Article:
Windows 10 continues to crawl its way onto desktop PCs

The latest version of Microsoft's operating system is making baby steps in its effort to win over users, according to Web tracker NetMarket Share.

Lance Whitney Contributing Writer
Lance Whitney is a freelance technology writer and trainer and a former IT professional. He's written for Time, CNET, PCMag, and several other publications. He's the author of two tech books--one on Windows and another on LinkedIn.
Lance Whitney
2 min read
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Windows 10 is taking its time gaining favor with more desktop PC users.


Microsoft's Windows 10 isn't setting any speed records moving up the desktop operating system food chain.

The latest edition of Windows snagged a 9 percent share worldwide of all Web traffic generated by desktop operating systems in November, NetMarketShare said Tuesday. That number was up around a percentage point since October. Overall growth had been declining since the initial share of 5.2 percent in August after Windows 10 officially debuted July 29.

The slower uptake in Windows 10 adoption over the past three months comes as Microsoft needs to prove to consumers that it can still make an appealing and user-friendly operating system after the misfortune of Windows 8. Many consumers hesitated upgrading to Windows 8, leading Microsoft to offer Windows 10 for free for Windows 7 and 8.1 users.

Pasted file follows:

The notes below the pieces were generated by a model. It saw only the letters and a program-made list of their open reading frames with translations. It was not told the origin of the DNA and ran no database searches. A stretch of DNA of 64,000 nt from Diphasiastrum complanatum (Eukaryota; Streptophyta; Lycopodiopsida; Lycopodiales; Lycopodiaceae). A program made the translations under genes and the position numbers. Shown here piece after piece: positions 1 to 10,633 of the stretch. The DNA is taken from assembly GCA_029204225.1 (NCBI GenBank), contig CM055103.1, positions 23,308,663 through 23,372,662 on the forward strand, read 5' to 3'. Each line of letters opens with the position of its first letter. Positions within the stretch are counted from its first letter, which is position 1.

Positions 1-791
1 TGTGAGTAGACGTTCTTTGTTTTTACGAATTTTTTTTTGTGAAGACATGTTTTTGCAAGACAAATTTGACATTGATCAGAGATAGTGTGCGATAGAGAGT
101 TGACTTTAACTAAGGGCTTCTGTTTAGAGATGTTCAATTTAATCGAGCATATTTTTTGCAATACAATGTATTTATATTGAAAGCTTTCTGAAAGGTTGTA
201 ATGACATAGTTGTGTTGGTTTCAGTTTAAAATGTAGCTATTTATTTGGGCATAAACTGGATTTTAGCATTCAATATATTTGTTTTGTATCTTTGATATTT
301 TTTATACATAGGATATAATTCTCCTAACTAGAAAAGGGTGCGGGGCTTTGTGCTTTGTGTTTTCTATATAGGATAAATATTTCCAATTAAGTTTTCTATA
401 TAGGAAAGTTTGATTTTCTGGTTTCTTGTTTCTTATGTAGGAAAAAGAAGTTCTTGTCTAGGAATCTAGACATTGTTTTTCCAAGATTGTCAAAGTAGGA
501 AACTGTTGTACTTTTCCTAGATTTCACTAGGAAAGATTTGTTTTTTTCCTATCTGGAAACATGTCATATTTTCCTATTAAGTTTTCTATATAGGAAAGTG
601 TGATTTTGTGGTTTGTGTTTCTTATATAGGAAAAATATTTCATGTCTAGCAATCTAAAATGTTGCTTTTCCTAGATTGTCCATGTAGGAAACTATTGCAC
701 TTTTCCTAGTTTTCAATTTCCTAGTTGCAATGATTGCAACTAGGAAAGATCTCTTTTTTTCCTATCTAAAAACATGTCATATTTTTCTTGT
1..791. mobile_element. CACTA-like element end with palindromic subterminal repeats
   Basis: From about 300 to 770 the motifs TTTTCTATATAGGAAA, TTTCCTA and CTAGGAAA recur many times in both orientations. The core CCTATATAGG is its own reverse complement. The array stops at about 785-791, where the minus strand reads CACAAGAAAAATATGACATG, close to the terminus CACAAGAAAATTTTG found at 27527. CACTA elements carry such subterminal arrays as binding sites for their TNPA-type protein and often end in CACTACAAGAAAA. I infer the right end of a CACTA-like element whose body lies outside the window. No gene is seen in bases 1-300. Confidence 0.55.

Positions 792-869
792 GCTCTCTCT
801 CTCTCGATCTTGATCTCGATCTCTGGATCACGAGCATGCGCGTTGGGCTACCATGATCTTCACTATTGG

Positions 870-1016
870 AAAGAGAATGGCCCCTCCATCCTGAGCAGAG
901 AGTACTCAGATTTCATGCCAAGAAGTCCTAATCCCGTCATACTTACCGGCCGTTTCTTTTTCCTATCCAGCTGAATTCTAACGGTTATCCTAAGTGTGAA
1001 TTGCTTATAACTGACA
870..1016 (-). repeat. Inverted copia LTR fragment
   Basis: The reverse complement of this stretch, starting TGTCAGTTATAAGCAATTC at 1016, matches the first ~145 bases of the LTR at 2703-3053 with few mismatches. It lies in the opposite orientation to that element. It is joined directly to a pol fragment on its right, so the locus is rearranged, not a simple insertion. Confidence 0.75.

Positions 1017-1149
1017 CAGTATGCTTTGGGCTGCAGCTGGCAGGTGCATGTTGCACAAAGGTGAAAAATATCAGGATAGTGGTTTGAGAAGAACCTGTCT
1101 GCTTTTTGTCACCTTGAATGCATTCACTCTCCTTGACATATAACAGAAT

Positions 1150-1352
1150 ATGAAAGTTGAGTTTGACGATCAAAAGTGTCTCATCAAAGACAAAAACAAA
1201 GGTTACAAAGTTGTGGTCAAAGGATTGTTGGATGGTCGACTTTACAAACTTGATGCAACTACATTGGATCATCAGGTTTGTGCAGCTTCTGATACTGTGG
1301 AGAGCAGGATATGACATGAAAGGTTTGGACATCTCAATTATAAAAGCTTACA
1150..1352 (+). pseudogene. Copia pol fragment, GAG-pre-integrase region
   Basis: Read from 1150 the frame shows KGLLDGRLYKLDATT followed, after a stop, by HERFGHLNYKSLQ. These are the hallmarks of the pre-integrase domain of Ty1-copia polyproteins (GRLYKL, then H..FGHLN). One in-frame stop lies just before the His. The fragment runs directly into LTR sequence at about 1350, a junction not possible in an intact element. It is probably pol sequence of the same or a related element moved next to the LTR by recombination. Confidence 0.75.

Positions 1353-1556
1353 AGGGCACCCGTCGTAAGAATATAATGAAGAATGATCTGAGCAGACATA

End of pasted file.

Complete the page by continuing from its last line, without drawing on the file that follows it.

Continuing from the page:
The free offer is good for only the first year. After that, Windows 10 will cost $119 for the Home edition and $199 for the Pro version. So growth in adoption of the new version will be a critical factor for Microsoft over the first half of 2016. The offer has one drawback, however, in that it could prevent Windows 7 and 8.1 users from buying new PCs or tablets, both of which are in a sales slump.

But Windows 10 is designed to work across a variety of devices from PCs to tablets to mobile phones. The Redmond, Washington, tech giant is looking to its newest version of Windows to grab more users across its entire ecosystem. With Windows 10, the software giant has brought back the Start menu, added its Cortana voice assistant and made improvements to the entire layout and design in an effort to bring people on board.

Microsoft also continues to try to enhance Windows 10. On November 13, the company released its first major update to the OS, promising faster performance, improvements to Cortana and more features for the Edge browser.

A Microsoft spokeswoman said the company would not comment on NetMarketShare's third-party data. In early October, Microsoft said that Windows 10 had already been installed on more than 110 million devices since its launch. The company's ultimate goal is to see Windows 10 on more than 1 billion devices within the next two to three years.

Among other editions of Microsoft's OS, Windows 8.1 grabbed an 11 percent share of Web traffic, finally stealing second place from Windows XP with a share of 10.6 percent. Windows 7 remained at the top of the lineup with a 56 percent share.